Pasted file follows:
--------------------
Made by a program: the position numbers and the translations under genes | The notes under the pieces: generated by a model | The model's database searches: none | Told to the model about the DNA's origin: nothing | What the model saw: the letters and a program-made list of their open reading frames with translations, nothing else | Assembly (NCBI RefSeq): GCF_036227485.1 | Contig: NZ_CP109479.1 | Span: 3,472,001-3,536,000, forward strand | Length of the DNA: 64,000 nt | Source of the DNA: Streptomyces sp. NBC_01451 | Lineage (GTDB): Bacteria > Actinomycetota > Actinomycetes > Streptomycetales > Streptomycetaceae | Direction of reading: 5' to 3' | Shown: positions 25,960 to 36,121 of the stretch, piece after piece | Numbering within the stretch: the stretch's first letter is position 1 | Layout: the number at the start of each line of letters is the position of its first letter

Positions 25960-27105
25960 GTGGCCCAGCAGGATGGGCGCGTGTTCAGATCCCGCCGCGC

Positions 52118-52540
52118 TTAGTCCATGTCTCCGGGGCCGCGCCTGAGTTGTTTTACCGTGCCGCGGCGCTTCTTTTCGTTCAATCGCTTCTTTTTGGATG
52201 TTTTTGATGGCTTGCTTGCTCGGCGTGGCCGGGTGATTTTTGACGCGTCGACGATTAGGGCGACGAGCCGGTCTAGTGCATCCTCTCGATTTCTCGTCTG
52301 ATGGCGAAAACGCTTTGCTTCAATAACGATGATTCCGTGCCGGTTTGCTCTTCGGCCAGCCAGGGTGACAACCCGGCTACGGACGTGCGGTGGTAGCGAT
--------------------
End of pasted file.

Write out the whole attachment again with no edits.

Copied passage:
Made by a program: the position numbers and the translations under genes | The notes under the pieces: generated by a model | The model's database searches: none | Told to the model about the DNA's origin: nothing | What the model saw: the letters and a program-made list of their open reading frames with translations, nothing else | Assembly (NCBI RefSeq): GCF_036227485.1 | Contig: NZ_CP109479.1 | Span: 3,472,001-3,536,000, forward strand | Length of the DNA: 64,000 nt | Source of the DNA: Streptomyces sp. NBC_01451 | Lineage (GTDB): Bacteria > Actinomycetota > Actinomycetes > Streptomycetales > Streptomycetaceae | Direction of reading: 5' to 3' | Shown: positions 25,960 to 36,121 of the stretch, piece after piece | Numbering within the stretch: the stretch's first letter is position 1 | Layout: the number at the start of each line of letters is the position of its first letter

Positions 25960-27105
25960 GTGGCCCAGCAGGATGGGCGCGTGTTCAGATCCCGCCGCGC

Positions 52118-52540
52118 TTAGTCCATGTCTCCGGGGCCGCGCCTGAGTTGTTTTACCGTGCCGCGGCGCTTCTTTTCGTTCAATCGCTTCTTTTTGGATG
52201 TTTTTGATGGCTTGCTTGCTCGGCGTGGCCGGGTGATTTTTGACGCGTCGACGATTAGGGCGACGAGCCGGTCTAGTGCATCCTCTCGATTTCTCGTCTG
52301 ATGGCGAAAACGCTTTGCTTCAATAACGATGATTCCGTGCCGGTTTGCTCTTCGGCCAGCCAGGGTGACAACCCGGCTACGGACGTGCGGTGGTAGCGAT